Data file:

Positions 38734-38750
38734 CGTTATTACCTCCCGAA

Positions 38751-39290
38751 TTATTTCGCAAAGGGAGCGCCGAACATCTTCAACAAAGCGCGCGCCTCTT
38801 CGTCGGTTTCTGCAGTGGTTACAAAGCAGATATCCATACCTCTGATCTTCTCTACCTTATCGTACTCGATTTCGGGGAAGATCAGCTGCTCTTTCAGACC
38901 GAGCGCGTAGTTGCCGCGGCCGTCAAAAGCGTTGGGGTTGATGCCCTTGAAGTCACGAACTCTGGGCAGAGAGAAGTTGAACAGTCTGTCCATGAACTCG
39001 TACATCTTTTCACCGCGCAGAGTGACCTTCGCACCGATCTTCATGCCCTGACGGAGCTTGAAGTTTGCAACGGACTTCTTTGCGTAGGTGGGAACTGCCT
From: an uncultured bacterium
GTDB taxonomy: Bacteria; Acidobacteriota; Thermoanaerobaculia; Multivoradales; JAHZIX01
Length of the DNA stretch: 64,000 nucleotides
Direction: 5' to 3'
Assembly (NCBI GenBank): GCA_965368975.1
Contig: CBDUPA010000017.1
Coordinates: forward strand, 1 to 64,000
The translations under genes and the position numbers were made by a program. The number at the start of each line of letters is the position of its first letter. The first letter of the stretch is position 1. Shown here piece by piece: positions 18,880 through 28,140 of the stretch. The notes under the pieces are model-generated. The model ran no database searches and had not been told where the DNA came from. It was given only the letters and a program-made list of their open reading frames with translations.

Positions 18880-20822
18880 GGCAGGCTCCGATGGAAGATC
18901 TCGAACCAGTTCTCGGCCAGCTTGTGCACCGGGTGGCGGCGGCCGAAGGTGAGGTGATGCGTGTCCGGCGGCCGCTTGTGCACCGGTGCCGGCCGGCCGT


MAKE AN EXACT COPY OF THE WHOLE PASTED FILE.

Positions 38734-38750
38734 CGTTATTACCTCCCGAA

Positions 38751-39290
38751 TTATTTCGCAAAGGGAGCGCCGAACATCTTCAACAAAGCGCGCGCCTCTT
38801 CGTCGGTTTCTGCAGTGGTTACAAAGCAGATATCCATACCTCTGATCTTCTCTACCTTATCGTACTCGATTTCGGGGAAGATCAGCTGCTCTTTCAGACC
38901 GAGCGCGTAGTTGCCGCGGCCGTCAAAAGCGTTGGGGTTGATGCCCTTGAAGTCACGAACTCTGGGCAGAGAGAAGTTGAACAGTCTGTCCATGAACTCG
39001 TACATCTTTTCACCGCGCAGAGTGACCTTCGCACCGATCTTCATGCCCTGACGGAGCTTGAAGTTTGCAACGGACTTCTTTGCGTAGGTGGGAACTGCCT
From: an uncultured bacterium
GTDB taxonomy: Bacteria; Acidobacteriota; Thermoanaerobaculia; Multivoradales; JAHZIX01
Length of the DNA stretch: 64,000 nucleotides
Direction: 5' to 3'
Assembly (NCBI GenBank): GCA_965368975.1
Contig: CBDUPA010000017.1
Coordinates: forward strand, 1 to 64,000
The translations under genes and the position numbers were made by a program. The number at the start of each line of letters is the position of its first letter. The first letter of the stretch is position 1. Shown here piece by piece: positions 18,880 through 28,140 of the stretch. The notes under the pieces are model-generated. The model ran no database searches and had not been told where the DNA came from. It was given only the letters and a program-made list of their open reading frames with translations.

Positions 18880-20822
18880 GGCAGGCTCCGATGGAAGATC
18901 TCGAACCAGTTCTCGGCCAGCTTGTGCACCGGGTGGCGGCGGCCGAAGGTGAGGTGATGCGTGTCCGGCGGCCGCTTGTGCACCGGTGCCGGCCGGCCGT